Signing the root with DNSSEC

Report
Signing the root with
DNSSEC
Anne-Marie Eklund Löwinder
Chief Information Security Officer
[email protected]
Twitter: amelsec
http://www.iis.se
Thank’s to Fredrik Ljunggren, Kirei & Mehmet Akcin, ICANN
How did it all begin?
Walking down Memory Lane!
1983
Paul Mockapetris
invents the DNS
and implements
the first server:
Jeeves.
1986
Formal IETF Internet Standard.
Two RFC's describes DNS: 1034
and 1035.
1990
Steven Bellovin
describes cache
poisoning for the
first time, but the
report is held back
until 1995.
1997
RFC2065
first version of the DNSSEC
standard is published.
1999
RFC2535 is published, updating
RFC2065.
The DNSSEC protocol seems to
be finally finished. BIND9 is
developed to be the first DNSSEC
capable implementation.
1999
Sequential transaction ID:
Problems persisted.
Multiple name server
implementations used
sequential transaction ID’s,
trivial to guess. (March)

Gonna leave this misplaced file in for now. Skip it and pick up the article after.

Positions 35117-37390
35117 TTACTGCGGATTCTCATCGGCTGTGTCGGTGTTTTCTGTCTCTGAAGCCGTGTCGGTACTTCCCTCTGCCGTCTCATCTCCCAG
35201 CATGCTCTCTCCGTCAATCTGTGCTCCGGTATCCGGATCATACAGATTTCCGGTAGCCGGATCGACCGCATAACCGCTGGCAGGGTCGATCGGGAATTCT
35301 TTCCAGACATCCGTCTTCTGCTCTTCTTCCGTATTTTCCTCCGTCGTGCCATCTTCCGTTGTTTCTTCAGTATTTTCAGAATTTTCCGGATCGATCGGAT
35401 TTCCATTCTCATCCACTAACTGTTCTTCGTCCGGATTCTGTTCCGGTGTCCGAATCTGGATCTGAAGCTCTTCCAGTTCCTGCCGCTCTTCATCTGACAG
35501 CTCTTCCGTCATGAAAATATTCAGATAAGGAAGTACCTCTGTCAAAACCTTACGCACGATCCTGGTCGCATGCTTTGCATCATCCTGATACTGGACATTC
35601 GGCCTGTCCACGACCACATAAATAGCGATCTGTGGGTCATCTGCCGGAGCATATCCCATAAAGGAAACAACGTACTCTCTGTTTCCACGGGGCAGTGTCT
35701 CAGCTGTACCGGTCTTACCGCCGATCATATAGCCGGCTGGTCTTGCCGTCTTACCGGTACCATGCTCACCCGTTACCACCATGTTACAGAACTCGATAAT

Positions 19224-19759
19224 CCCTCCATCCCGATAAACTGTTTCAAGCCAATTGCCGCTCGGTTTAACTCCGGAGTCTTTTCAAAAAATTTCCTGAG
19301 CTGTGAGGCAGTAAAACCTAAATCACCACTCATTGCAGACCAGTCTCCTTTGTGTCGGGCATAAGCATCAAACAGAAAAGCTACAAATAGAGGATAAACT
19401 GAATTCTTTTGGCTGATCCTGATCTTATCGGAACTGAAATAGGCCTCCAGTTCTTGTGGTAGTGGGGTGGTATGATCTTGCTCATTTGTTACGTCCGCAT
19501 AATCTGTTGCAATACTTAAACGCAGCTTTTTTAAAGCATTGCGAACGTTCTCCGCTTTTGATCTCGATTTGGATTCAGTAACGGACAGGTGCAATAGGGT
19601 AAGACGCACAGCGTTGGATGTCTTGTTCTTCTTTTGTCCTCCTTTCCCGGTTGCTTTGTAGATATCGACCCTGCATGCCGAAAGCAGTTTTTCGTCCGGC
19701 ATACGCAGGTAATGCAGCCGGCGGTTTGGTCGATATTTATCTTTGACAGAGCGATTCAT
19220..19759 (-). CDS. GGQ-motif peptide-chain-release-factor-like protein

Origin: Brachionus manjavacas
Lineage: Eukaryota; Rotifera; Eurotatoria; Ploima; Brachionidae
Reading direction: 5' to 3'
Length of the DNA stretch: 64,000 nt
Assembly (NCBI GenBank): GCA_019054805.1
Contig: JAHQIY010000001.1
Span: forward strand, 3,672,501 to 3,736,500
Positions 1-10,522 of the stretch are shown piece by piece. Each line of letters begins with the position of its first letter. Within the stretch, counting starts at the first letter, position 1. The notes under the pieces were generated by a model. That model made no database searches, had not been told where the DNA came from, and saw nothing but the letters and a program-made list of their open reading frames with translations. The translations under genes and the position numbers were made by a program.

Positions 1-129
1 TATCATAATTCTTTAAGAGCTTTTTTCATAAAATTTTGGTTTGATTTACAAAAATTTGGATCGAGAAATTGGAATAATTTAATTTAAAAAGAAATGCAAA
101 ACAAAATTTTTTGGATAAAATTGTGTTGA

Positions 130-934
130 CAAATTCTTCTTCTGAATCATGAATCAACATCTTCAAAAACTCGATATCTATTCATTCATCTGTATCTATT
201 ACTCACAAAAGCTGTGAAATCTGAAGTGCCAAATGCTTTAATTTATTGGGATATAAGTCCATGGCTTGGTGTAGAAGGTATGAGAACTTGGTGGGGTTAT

2001
Experiments show that the
key handling in RFC2535 is
causing operational
problems that would make
deployment difficult, if not
impossible.
Redesigning is initiated.
2002
Multiple queries (November):
Problems persisted in multiple
implementations.
An attacker could generate
several outstanding queries for
the same data. Enabled spoofing
through the birthday attack.
2002
Brains are working on it…
2003
Brains are working on it…
2004
Brains are working on it…
2005
Eureka!
The current RFC's are published:
RFC4033, RFC4034, RFC4035
2005
Sweden (.SE) deploys DNSSEC.
.SE is the first TLD to adopt.
2006
Others are *thinking* about
deploying DNSSEC…
2007
Others are *thinking* about
deploying DNSSEC…
2007
Predictable RNG (July):
Problems persisted, weaknesses in
the PRNG’s (pseudo-random
number generators) made guessing
through statistical analysis feasible.
Multiple implementations.
2008
Yet another flaw in the DNS
protocol: The Kaminsky bug!
Targeting sibling names of a zone enabled
infinite number of retries for cache
poisoning.
2009
The Domain Name System
desperately needs DNSSEC!
Mending and patching obviously
didn't do it…
Others *are* deploying DNSSEC.
2010
The Root is
signed since
July 15, 2010!
. IN DS 19036 8 2 49AAC11D7B6F6446702E54A1607371607A1A41855200FD2CE1CDDE32F24E8FB5
DNSSEC in the root ties it all together and is an
enabler for so much more.
Approach to DNSSEC in the root